# Issue with squaring operators

## Main Question or Discussion Point

I'm, slowly, working through "Quantum Physics" by Stephen Gasiorowicz, second edition. On page 49, he gives the equation

i$\hbar$$\frac{\partial ψ(x, t)}{\partial t}$ = -$\frac{\hbar^{2}}{2m}$$\frac{\partial ^{2}ψ(x, t)}{\partial x^2}$

He then makes the identification $(h/i)(\partial/\partial x) = p_{op}$, which he has previously identified as the momentum operator, and rewrites the equation as

i$\hbar$$\frac{\partial ψ(x, t)}{\partial t}$ = $\frac{p^2_{op}}{2m}$$ψ(x, t)$

Then he observes that the operator on the right (which I construe to mean $p^2_{op}/2m$) is just the energy for a free particle. And that's where I get confused. As I understand it, the square of the momentum divided by twice the mass gives the energy, but $p^2_{op}$ isn't saying use the momentum squared, but apply the momentum operator twice.

What am I missing here?

Sylvia.

Related Quantum Physics News on Phys.org
Consider a state with a definite value of momentum. In QM, this means a state that is an eigenstate of the momentum operator. For example, a state $\psi(x)$ satisfying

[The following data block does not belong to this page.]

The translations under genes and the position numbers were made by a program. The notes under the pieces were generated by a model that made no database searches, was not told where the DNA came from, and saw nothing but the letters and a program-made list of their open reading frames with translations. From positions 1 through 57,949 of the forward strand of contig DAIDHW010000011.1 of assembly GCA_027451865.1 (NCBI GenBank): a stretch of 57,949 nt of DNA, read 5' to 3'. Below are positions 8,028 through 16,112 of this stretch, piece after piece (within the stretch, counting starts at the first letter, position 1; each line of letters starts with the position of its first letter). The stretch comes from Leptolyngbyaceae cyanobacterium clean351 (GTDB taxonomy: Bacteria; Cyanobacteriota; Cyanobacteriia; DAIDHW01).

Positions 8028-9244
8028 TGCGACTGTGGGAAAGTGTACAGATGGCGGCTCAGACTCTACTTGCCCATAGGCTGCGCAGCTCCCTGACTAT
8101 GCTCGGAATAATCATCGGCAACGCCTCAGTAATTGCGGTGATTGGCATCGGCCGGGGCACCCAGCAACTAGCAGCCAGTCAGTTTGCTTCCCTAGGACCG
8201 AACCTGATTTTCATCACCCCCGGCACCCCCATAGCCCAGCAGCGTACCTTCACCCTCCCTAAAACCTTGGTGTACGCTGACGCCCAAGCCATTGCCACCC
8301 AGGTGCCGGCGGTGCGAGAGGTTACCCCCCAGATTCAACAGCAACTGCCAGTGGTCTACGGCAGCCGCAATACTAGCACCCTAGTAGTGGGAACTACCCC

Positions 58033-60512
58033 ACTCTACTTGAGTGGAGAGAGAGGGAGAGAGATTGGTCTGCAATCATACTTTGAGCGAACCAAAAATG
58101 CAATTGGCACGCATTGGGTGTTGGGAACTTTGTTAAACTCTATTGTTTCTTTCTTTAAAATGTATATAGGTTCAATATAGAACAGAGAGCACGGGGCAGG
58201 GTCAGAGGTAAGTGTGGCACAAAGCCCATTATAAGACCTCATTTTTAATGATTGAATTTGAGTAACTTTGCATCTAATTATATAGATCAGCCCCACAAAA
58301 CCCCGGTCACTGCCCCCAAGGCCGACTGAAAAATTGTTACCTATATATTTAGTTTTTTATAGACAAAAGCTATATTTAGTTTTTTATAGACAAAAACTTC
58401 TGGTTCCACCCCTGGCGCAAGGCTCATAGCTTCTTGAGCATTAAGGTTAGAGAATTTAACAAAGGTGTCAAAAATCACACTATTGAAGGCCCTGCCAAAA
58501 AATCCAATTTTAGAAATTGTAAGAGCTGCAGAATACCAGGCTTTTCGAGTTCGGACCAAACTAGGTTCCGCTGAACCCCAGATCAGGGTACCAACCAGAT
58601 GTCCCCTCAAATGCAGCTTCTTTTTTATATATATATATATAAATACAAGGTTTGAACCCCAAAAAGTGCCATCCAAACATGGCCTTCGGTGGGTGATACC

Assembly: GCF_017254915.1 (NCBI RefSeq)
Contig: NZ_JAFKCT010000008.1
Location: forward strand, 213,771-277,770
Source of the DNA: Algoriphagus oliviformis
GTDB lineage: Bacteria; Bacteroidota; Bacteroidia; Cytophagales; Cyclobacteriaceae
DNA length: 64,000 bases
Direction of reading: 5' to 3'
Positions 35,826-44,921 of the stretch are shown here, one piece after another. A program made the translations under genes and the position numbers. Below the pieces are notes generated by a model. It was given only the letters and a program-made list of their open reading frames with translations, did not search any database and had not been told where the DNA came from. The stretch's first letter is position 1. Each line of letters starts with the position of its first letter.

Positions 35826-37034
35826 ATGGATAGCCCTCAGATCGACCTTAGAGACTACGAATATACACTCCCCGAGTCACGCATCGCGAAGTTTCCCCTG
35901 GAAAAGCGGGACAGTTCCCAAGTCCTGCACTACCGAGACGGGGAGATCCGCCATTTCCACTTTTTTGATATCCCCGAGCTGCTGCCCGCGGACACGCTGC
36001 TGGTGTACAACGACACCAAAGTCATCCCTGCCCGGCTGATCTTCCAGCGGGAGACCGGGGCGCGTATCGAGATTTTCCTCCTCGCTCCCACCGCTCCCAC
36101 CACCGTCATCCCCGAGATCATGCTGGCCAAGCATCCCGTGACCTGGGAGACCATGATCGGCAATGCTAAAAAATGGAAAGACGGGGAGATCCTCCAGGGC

$\hat{p} \psi(x) = k \psi(x)$

(where $\hat{p}$ is the momentum operator) has a momentum of $k$. Suppose we apply the momentum operator twice:

$\hat{p}^2 \psi(x) = \hat{p} \hat{p} \psi(x) = \hat{p} (k \psi(x)) = k \hat{p} \psi(x) = k^2 \psi(x)$.

So an eigenstate of the operator $\hat{p}$ with eigenvalue $k$ is an eigenstate of the operator $\hat{p}^2$ with eigenvalue $k^2$. The point is that applying the operator twice gives us exactly what we want: it squares the eigenvalue. We can legitimately think of the operator $\hat{p}^2$ as the "momentum-squared" operator.

OK, I can follow that, thanks. He starts discussing eigenfunctions and eigentvalues a bit later. Perhaps readers are meant to take it on trust until then.

Sylvia.

dextercioby
$$\hat{p}^2 := \hat{p}\circ\hat{p}$$